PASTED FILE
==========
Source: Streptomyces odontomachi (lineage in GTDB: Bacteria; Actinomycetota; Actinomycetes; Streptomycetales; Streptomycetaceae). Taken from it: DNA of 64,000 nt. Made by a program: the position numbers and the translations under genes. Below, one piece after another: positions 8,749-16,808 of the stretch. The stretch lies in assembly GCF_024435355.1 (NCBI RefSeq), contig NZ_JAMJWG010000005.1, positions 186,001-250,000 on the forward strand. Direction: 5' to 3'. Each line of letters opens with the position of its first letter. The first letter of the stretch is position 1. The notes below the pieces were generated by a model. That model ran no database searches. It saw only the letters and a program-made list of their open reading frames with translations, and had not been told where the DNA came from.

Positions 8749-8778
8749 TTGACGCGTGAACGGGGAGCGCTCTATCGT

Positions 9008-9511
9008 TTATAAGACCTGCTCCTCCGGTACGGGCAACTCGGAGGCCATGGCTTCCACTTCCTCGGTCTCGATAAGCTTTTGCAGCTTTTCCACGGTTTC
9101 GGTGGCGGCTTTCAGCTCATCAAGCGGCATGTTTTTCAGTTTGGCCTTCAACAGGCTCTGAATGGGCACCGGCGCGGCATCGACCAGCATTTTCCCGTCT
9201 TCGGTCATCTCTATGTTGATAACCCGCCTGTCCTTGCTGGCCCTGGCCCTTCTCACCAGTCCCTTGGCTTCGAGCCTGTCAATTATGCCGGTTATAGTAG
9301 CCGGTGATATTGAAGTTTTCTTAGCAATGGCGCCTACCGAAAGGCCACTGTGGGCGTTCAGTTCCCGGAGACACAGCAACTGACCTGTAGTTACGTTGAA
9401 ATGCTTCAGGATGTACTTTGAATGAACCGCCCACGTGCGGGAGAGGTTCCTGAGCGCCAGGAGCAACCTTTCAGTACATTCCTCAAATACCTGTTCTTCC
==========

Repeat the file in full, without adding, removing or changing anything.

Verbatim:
Source: Streptomyces odontomachi (lineage in GTDB: Bacteria; Actinomycetota; Actinomycetes; Streptomycetales; Streptomycetaceae). Taken from it: DNA of 64,000 nt. Made by a program: the position numbers and the translations under genes. Below, one piece after another: positions 8,749-16,808 of the stretch. The stretch lies in assembly GCF_024435355.1 (NCBI RefSeq), contig NZ_JAMJWG010000005.1, positions 186,001-250,000 on the forward strand. Direction: 5' to 3'. Each line of letters opens with the position of its first letter. The first letter of the stretch is position 1. The notes below the pieces were generated by a model. That model ran no database searches. It saw only the letters and a program-made list of their open reading frames with translations, and had not been told where the DNA came from.

Positions 8749-8778
8749 TTGACGCGTGAACGGGGAGCGCTCTATCGT

Positions 9008-9511
9008 TTATAAGACCTGCTCCTCCGGTACGGGCAACTCGGAGGCCATGGCTTCCACTTCCTCGGTCTCGATAAGCTTTTGCAGCTTTTCCACGGTTTC
9101 GGTGGCGGCTTTCAGCTCATCAAGCGGCATGTTTTTCAGTTTGGCCTTCAACAGGCTCTGAATGGGCACCGGCGCGGCATCGACCAGCATTTTCCCGTCT
9201 TCGGTCATCTCTATGTTGATAACCCGCCTGTCCTTGCTGGCCCTGGCCCTTCTCACCAGTCCCTTGGCTTCGAGCCTGTCAATTATGCCGGTTATAGTAG
9301 CCGGTGATATTGAAGTTTTCTTAGCAATGGCGCCTACCGAAAGGCCACTGTGGGCGTTCAGTTCCCGGAGACACAGCAACTGACCTGTAGTTACGTTGAA
9401 ATGCTTCAGGATGTACTTTGAATGAACCGCCCACGTGCGGGAGAGGTTCCTGAGCGCCAGGAGCAACCTTTCAGTACATTCCTCAAATACCTGTTCTTCC